One Month and Counting Till Tax Time: IRS

Returns for 2013 cannot be filed until Jan. 31, giving taxpayers time to review recent tax changes with their advisors

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The Internal Revenue Service has good news for taxpayers: The opening day for the 2014 filing season is Jan. 31, 10 days later than it first planned and one day later than a year ago.

(Deductions for charitable donations and other purposes to be included on 2013 tax returns, however, must be made by Dec. 31.)

In the wake of IT issues with Affordable Health Care Act, the IRS says it wants to have “adequate time to program and test its tax processing systems.” The federal agency, which relies on more than 50 systems to process about 150 million tax returns each year, says that its testing schedule was pushed back this fall due to the 16-day federal government closure.

“Our teams have been working hard throughout the fall to prepare for the upcoming tax season,” IRS Acting Commissioner Danny Werfel said in a press release. “The late January opening gives us enough time to get things right with our programming, testing and systems validation. It’s a complex process, and our bottom-line goal is to provide a smooth filing and refund process for the nation’s taxpayers.”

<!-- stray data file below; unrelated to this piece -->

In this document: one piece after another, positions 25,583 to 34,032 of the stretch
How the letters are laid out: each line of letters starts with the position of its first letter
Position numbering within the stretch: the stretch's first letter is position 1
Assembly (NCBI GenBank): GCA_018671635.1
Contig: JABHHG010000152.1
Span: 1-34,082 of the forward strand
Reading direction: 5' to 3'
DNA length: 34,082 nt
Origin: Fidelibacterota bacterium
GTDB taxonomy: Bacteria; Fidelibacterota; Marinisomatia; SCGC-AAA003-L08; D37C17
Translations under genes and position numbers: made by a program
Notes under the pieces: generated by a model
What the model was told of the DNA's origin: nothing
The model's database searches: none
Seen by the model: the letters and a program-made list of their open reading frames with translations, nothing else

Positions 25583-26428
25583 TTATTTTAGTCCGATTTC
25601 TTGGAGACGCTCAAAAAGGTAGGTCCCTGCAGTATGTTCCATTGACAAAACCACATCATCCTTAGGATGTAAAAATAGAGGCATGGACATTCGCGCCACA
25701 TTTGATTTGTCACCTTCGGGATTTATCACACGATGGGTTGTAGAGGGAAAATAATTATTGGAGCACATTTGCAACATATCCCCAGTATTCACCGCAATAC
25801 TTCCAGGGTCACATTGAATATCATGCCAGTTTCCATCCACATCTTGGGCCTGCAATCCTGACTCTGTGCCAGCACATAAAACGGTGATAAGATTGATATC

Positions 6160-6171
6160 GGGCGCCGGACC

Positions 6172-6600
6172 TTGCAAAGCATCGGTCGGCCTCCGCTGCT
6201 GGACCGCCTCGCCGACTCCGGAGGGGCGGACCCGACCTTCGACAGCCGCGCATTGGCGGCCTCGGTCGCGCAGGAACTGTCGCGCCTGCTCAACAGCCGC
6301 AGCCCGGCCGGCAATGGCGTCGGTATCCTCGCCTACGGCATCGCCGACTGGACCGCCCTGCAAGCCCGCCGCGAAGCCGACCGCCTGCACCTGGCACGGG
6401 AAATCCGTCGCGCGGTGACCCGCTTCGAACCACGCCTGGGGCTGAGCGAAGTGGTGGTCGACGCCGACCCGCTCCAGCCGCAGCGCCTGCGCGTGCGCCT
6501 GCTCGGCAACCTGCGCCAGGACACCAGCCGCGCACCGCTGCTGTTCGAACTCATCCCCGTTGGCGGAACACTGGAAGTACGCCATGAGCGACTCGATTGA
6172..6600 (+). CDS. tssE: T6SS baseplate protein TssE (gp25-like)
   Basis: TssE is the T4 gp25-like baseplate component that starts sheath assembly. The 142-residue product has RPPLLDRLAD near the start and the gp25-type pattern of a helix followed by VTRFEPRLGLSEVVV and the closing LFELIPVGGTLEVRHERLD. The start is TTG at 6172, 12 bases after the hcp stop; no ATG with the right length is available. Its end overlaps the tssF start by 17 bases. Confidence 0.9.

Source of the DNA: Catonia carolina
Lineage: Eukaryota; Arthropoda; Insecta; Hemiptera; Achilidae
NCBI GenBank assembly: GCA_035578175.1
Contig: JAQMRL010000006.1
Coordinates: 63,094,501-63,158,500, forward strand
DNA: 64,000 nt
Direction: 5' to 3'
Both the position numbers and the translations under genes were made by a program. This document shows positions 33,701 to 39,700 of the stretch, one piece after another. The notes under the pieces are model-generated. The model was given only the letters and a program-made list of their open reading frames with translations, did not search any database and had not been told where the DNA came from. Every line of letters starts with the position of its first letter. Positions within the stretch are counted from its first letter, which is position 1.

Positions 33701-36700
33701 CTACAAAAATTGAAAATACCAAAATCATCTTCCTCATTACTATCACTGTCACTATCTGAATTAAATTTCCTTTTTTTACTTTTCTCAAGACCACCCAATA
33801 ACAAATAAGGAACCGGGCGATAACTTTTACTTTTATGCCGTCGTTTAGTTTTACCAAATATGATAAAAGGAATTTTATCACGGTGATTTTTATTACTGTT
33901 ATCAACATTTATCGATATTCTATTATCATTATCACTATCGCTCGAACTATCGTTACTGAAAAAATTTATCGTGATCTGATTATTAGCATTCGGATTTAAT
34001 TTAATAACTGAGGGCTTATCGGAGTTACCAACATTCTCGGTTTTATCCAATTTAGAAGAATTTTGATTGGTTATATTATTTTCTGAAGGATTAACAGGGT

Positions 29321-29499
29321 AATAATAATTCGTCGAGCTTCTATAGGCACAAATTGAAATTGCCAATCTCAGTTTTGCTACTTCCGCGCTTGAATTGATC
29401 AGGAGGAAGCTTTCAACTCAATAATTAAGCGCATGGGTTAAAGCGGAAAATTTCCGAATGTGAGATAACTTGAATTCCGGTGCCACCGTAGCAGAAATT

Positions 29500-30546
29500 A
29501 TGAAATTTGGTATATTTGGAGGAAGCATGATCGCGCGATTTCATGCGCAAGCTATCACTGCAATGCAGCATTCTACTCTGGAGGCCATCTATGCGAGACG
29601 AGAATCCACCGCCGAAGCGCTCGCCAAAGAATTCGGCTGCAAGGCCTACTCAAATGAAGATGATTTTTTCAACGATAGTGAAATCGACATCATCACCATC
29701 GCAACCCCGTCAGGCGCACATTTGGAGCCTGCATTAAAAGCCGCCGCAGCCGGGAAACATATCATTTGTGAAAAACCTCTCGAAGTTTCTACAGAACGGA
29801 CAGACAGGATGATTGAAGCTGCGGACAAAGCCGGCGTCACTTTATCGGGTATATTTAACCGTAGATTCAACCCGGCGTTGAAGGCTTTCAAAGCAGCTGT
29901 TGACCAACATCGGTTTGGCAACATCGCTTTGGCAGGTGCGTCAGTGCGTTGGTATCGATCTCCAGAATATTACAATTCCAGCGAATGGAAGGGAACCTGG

As in prior years, the IRS is asking taxpayers to use e-file or Free File as the quickest way to receive refunds.

The IRS recommends that taxpayers review the latest year-end tax planning information that’s now up on its website.

One document that’s full of details on tax-saving opportunities is Publication 17. The 292-page guide explains the American Opportunity Tax Credit for parents and college students, as well as the Child Tax Credit and Earned Income Tax Credit for low- and moderate-income workers.

Some of the tax changes for 2013 to keep in mind include:

  • A 0.9% additional Medicare tax, which applies to Medicare wages and self-employment income of $125,000 and up for some individuals and couples;
  • A net investment income tax, which is 3.8% of the smaller of your net investment income or the excess of your modified adjusted gross income over $125,000; and
  • A bump in the maximum tax rate to 20% from 15% on net capital gain and qualified dividends for some taxpayers.

The IRS says some software firms should begin accepting tax returns in January. They will hold those returns until the IRS systems open on Jan. 31.

 

 

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